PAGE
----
Accelerating 3D Head-and-Neck MR Imaging Using Compressed Sensing with Structure-Guided Total Variation for MR-Guided Multi-Fractional Radiotherapy
Yihang Zhou, Jing Yuan, Oi Lei Wong, Winky Wing Ki Fung, George Chiu, Kin Yin Cheung, Siu Ki Yu
MR image-guided radiotherapy (IGRT) holds potentials on outcome improvement in the head-and-neck (HN) radiotherapy. Patients receiving MR-guided multi-fractional HN IGRT are immobilized in each treatment fraction and set up to the exact position as of the treatment planning scan. Inter-fractional MR images are supposed to show highly correlated anatomy structure and edge information which can be incorporated into compressed sensing (CS) based MR reconstruction to shorten the scan time while preserve image quality in multiple fractions. In this study, we investigated the feasibility of accelerating high spatial resolution 3D MRI using CS with structure-guided total variation for multi-fractional HN radiotherapy.


Accelerate multi-dimensional magnetic resonance spectroscopy with low rank tensor and Hankel structures
Jiaxi Ying, Hengfa Lu, Qingtao Wei, Jiang-Feng Cai, Di Guo, Jihui Wu, Zhong Chen, Xiaobo Qu
Non-uniformly sampling is an effective way to accelerate high-dimensional magnetic resonance spectroscopy (MRS). The spectrum is usually reconstructed with proper prior knowledge. In this work, we exploit the intrinsic N-D exponential signals  of multi-dimensional MRS to reconstruct the spectrum. A low rank tensor representation of multi-dimensional MRS and the exponential structure of the associated factors are simultaneously explored. Results on 3-D MRS data shows that the proposed method can faithfully reconstruct the spectrum from a small amount of measurements, allowing a significant reduction of acquiring time in real applications.


A novel compressed sensing inspired approach for flow reconstruction
Felipe Cortés, Carlos Sing-Long, Sergio Uribe
High scan times are one of the most important drawbacks in 4D flow scans and multiple solutions have been proposed to solve this issue. We propose a novel method for undersampled flow reconstruction inspired on the ideas of compressed sensing. By considering the magnitude and complex phase as separate variables, we were able to impose independent properties on each, such as having a constant magnitude over all flow enconding acquisitions and enforcing low phase values on low magnitude areas, thus directly reducing the resulting images' noise. Our method was able to successfully reconstruct flow data with negligible error from undersampled data.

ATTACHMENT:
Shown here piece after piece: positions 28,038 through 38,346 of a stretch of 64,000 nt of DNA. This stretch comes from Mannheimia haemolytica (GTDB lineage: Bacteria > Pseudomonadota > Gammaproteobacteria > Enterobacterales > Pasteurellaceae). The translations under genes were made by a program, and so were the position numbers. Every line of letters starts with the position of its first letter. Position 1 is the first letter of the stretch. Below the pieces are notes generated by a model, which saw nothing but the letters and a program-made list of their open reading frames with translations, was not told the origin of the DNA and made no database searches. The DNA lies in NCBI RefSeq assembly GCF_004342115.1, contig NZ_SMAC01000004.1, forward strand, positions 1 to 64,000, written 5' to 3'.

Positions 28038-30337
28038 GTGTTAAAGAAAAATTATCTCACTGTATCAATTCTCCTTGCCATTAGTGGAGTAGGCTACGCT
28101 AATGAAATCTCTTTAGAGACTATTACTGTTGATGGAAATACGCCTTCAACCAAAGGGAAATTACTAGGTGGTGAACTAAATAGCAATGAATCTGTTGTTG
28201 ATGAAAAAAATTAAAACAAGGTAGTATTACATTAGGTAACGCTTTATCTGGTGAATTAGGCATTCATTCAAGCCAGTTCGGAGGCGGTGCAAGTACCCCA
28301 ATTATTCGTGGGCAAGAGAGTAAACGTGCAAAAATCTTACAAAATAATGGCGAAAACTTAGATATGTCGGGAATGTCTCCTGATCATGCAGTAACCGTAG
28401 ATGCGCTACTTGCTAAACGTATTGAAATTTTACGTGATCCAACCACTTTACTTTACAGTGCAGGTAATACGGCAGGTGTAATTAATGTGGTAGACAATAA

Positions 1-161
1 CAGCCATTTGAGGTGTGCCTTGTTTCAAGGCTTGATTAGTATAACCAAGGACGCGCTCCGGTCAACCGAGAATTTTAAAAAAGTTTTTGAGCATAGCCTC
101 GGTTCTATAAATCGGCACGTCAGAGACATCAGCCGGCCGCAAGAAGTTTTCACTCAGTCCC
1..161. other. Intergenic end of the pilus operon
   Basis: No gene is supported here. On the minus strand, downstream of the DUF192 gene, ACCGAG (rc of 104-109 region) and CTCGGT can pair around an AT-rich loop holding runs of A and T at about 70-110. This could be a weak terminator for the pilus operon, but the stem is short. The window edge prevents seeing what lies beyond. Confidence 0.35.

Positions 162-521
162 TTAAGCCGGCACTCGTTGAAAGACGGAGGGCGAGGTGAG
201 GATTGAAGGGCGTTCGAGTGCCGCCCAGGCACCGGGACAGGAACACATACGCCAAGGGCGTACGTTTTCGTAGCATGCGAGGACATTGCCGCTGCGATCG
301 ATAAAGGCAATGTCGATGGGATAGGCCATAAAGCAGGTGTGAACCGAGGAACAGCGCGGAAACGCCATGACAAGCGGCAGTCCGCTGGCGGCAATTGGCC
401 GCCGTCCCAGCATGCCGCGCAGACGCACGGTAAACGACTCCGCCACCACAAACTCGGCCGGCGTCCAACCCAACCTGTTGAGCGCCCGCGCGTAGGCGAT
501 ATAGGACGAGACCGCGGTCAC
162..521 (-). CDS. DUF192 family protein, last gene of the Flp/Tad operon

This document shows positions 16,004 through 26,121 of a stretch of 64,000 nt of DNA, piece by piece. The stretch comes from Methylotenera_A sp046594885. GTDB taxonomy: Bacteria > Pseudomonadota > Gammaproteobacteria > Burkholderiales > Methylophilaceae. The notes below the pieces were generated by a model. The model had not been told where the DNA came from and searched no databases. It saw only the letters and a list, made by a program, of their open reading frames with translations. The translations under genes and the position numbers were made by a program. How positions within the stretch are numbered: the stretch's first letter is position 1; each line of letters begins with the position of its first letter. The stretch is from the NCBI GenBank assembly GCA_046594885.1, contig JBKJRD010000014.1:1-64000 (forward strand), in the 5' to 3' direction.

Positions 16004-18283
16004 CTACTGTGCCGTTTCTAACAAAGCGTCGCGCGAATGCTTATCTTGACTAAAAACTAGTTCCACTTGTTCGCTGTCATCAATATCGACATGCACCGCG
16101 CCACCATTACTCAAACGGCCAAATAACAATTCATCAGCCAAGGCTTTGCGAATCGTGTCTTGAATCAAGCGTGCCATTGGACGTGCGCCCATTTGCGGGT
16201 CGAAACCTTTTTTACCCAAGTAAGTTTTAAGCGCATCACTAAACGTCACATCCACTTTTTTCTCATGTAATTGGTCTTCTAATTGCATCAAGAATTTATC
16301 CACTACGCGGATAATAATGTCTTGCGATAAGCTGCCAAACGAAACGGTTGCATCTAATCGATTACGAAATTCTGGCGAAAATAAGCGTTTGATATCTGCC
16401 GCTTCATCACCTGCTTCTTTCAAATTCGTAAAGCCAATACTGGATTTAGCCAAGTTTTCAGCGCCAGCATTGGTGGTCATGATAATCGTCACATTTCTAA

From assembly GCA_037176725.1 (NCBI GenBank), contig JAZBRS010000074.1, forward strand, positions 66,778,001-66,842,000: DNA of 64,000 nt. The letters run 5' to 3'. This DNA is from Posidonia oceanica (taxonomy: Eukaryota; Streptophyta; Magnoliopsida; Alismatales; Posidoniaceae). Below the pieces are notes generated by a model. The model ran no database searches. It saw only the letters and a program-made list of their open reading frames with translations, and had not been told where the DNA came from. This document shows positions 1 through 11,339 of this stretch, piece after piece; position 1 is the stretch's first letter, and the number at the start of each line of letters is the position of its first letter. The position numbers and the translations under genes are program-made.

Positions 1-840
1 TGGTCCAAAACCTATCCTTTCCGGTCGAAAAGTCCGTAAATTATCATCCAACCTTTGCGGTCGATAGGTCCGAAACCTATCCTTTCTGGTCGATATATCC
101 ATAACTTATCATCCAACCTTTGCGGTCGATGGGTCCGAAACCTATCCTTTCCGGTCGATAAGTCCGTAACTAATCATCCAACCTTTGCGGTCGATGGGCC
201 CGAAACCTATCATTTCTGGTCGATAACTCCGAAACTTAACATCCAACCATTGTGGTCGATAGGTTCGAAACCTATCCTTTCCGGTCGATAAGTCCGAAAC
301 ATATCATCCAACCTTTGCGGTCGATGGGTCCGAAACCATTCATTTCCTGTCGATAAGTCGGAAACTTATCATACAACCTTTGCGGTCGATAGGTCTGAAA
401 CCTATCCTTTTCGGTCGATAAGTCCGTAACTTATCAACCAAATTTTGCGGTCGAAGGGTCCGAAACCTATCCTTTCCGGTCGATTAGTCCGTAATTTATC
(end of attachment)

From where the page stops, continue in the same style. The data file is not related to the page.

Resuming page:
Quantitative Susceptibility Map Reconstruction from MR Phase Data Using Morphology-Adaptive Total Variation
Li Guo, Yihao Guo, Yingjie Mei, Jijing Guan, Wufan Chen, Yanqiu Feng
MEDI reduces streaking artifacts in QSMs by minimizing total variation in smooth regions in the susceptibility map. However, MEDI still contains artifacts near image edges because this method does not impose any constraint on voxels near edges. We aim to improve the reconstruction of quantitative susceptibility map from MR phase data by introducing morphology-adaptive TV regularization which imposes the TV constraint on the whole susceptibility map but with different weights in smooth and non-smooth regions. The performance of the proposed method is demonstrated in both simulation and in vivo data sets.


Multi-contrast image guided graph representation and its application in compressed sensing MRI reconstruction
Zongying Lai, Xiaobo Qu, Jiaxi Ying, Hengfa Lu, Zhifang Zhan, Di Guo, Zhong Chen
Under-sampling the k-space data and reconstructing images with sparsity constraint is one efficient way to accelerate magnetic resonance imaging However, achieving high acceleration factor is challenging since image structures may be lost or blurred when the sampled information is not sufficient. In this work, we propose a new approach to reconstruct magnetic resonance images by learning the prior knowledge from multi-contrast images with graph-based sparsifying transform. To incorporate extra information from multi-contrast image, registration is included in a bi-level optimization frame as well as the sparse reconstruction. Experiment results demonstrate that the proposed method outperforms the state-of-art with high accelerating factor.


Image quality impact of randomized sampling trajectories: implications for compressed sensing
Melissa Jones, Richard Frayne, Robert Lebel
Compressed sensing (CS) has the potential to drastically reduce MR acquisition times, however image quality of prospectively implemented CS is not as good as predicted by retrospectively under-sampled data. This may be due to the sensitivity of appropriate (randomized) CS k-space sampling to eddy currents. We show the existence of these detrimental interactions in full but randomly-sampled k-space, and quantify these interactions in under-sampled CS image reconstruction. We demonstrate how sorting the acquisition order to minimize the total k-space trajectory length mitigates this issue and improves image quality.


Optimization of Reconstruction Parameters of Compressed Sensing STIR SEMAC for Metal Artifact Reduction MRI of Hip, Knee and Ankle Arthroplasty Implants: How many Iterations and how much Regularization is needed?
Gaurav Thawait, Dharmdev Joshi, Esther Raithel, Mathias Nittka, Wesley Gilson, Jan Fritz